As popular as "1776" has been, the show still seems an odd subject for a musical, based as it is on 13 colonial delegations to the Continental Congress fighting over whether to revolt against King George III.
Book writer Peter Stone does bring in John Adams' wife, Abigail, to illustrate the power that women have always had exerted behind the scenes, Thomas Jefferson's wife, Martha, for a little titillation, and a soldier's mother for a heart tug. But they are peripheral to the show's core, which is the multilayered bickering between forward-looking men deciding whether the labor pains of giving birth to a new nation are worth the effort.
Stone's book holds together beautifully in this production by the newly formed Repertory Theatre of Westminster, particularly his final scene, the goose-pimple raising, ritual signing of the Declaration of Independence on July 4, 1776.
Without exceptional voices in some supporting roles, and with an unbalanced sound design by Ross Miller, which often has the keyboard accompaniment louder than the voices, most of Sherman Edwards' score seems tacked on to the major action.
The exceptions are the show's three best songs. The buoyant "The Lees of Old Virginia" is full of joy and energy in the no-holds-barred performance of Scott A. Ruiz as Richard Henry Lee, who approaches the number like a stallion just out of the gate.
Peter Sroka, as South Carolina's Edward Rutledge, is just as impressive in his pro-slavery harangue, "Molasses to Rum," but his mannered physicality is sometimes distracting.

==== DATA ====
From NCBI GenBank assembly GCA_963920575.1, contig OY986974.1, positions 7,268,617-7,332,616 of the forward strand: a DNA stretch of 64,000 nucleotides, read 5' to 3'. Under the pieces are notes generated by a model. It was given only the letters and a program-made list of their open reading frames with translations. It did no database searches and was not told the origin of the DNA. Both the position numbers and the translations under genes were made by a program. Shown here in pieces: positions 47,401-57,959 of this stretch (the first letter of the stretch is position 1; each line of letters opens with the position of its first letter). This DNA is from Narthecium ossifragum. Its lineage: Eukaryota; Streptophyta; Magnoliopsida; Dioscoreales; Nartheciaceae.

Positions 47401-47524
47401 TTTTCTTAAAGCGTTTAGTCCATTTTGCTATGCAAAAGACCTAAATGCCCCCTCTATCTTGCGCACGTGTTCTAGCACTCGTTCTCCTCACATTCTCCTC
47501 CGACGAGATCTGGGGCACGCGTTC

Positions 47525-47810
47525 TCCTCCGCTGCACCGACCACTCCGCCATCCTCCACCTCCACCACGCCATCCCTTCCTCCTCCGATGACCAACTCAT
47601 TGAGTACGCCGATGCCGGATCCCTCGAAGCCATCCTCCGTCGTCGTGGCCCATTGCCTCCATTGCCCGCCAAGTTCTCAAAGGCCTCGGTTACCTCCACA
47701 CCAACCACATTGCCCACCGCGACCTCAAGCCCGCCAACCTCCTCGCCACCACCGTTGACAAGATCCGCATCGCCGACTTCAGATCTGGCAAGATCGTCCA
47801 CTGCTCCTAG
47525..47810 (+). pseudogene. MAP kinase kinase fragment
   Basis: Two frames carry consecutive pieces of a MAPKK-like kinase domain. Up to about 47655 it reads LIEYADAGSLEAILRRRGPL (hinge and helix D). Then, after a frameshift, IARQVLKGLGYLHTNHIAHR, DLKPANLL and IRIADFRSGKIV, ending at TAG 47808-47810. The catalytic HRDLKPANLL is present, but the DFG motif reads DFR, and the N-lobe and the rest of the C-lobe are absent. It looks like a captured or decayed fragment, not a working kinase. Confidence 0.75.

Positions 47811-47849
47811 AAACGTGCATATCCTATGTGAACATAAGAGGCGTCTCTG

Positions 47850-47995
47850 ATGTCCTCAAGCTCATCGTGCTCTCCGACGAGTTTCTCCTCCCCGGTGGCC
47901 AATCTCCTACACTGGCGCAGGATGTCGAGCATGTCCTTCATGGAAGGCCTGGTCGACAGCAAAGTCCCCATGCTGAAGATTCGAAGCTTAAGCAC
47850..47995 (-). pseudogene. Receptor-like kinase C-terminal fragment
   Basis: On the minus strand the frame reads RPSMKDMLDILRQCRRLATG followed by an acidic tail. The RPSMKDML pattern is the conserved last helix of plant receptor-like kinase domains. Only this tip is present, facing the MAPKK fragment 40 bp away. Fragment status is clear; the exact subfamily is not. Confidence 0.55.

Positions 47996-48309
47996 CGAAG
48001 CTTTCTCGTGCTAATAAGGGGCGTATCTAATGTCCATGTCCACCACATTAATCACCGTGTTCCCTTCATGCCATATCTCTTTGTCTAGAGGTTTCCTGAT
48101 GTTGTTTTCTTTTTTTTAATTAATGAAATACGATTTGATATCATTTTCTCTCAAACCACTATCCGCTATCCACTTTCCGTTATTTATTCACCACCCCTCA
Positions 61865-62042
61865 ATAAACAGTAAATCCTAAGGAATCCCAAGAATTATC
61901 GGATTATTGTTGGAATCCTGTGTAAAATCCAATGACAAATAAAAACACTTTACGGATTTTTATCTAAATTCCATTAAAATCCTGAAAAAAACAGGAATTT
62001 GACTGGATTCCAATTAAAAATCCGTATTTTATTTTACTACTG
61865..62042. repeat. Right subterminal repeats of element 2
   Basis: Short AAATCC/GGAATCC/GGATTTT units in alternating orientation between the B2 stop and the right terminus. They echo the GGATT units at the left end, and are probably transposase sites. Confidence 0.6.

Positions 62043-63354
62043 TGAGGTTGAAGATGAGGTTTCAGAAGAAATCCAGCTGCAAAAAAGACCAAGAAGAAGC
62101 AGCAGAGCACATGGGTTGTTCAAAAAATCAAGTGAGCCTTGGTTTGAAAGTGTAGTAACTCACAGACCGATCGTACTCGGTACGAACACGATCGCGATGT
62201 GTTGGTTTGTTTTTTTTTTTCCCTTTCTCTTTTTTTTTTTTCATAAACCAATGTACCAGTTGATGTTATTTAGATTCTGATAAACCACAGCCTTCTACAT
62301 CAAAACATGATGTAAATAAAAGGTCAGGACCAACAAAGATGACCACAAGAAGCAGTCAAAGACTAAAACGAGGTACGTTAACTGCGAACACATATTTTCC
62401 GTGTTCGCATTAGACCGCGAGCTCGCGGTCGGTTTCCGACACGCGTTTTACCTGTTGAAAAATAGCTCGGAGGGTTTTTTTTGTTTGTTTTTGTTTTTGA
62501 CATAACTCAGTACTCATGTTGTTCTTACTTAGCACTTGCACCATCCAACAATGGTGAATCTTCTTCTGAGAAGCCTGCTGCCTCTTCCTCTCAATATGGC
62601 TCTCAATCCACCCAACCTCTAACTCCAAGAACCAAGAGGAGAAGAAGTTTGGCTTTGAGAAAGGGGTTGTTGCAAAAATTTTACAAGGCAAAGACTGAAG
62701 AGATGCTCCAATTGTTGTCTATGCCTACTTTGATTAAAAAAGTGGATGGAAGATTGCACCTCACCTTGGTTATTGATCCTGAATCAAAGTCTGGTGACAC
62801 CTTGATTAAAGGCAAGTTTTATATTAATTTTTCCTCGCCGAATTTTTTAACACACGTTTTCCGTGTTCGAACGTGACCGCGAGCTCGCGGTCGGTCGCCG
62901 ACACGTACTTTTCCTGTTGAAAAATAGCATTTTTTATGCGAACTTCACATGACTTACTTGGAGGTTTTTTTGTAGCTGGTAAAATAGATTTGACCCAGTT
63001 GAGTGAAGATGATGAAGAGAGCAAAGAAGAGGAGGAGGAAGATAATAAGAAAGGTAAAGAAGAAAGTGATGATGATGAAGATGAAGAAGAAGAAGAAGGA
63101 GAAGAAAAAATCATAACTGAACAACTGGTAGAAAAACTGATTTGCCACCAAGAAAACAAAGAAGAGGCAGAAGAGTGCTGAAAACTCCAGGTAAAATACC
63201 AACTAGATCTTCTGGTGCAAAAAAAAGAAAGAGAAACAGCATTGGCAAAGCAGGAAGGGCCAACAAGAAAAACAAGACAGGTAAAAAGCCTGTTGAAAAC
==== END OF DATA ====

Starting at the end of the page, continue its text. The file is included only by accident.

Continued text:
As the very weary courier for Commander in Chief George Washington, Brian Perley gets all of the heart out of the soulful lament for a fallen soldier, "Momma, Look Sharp," with a light tenor that finds power in the young man's torment.
Bradley Miller is altogether too placid as John Adams, but he puts over Adams' numbers very well, especially those in tandem with the warm soprano of Dawn Britt's Abigail.
It's the sort of placidity that marks Patricia Miller's direction of the production, otherwise well-shaped but without the high tension in the book sections that give the show its dramatic punch. Bill Wolfe's musical direction usually keeps the energy high.
There is unevenness in roles that depend more on acting than singing, but everyone seems aware of the period and the style required. Especially notable are Bill Forants' gentle Tom Jefferson (his powerful voice doesn't have enough exposure here), David Shaffer's kittenish Ben Franklin, George Almond's implacable John Dickinson, B. Aaron Cogan's cool John Hancock, and Sroka's disagreeable Rutledge.
Director Miller's scenic design is appropriate and visually effective. But it seems out of place that she allows her actors to bring some of the action into the audience and to use auditorium side doors for entrances and exits. If there ever were a show that begged for a fourth wall, "1776" is it.
* "1776," Westminster Cultural Arts Center, 7571 Westminster Blvd., Westminster. Thursday-Saturday, 8 p.m.; Sunday, 2 p.m. Ends Sunday. $8. (714) 373-0422. Running time: 2 hours, 50 minutes.
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Bradley Miller: John Adams
David Shaffer: Benjamin Franklin
George Almond: John Dickinson
Bill Forant: Thomas Jefferson
Peter Sroka: Edward Rutledge
Dawn Britt: Abigail Adams
B. Aaron Cogan: John Hancock
Brian Perley: Courier for the Continental Army
Scott A. Ruiz: Richard Henry Lee
A Repertory Theatre of Westminster production of the Peter Stone/Sherman Edwards musical. Direction/scenic design: Patricia Miller. Musical direction: Bill Wolfe. Choreography: Bradley Miller. Lighting design: Aaron Abrams. Sound design: Ross Miller. Costumes: Patricia Miller, Dawn Britt, Sandi Newcomb. Stage manager: Cynthia Callaway.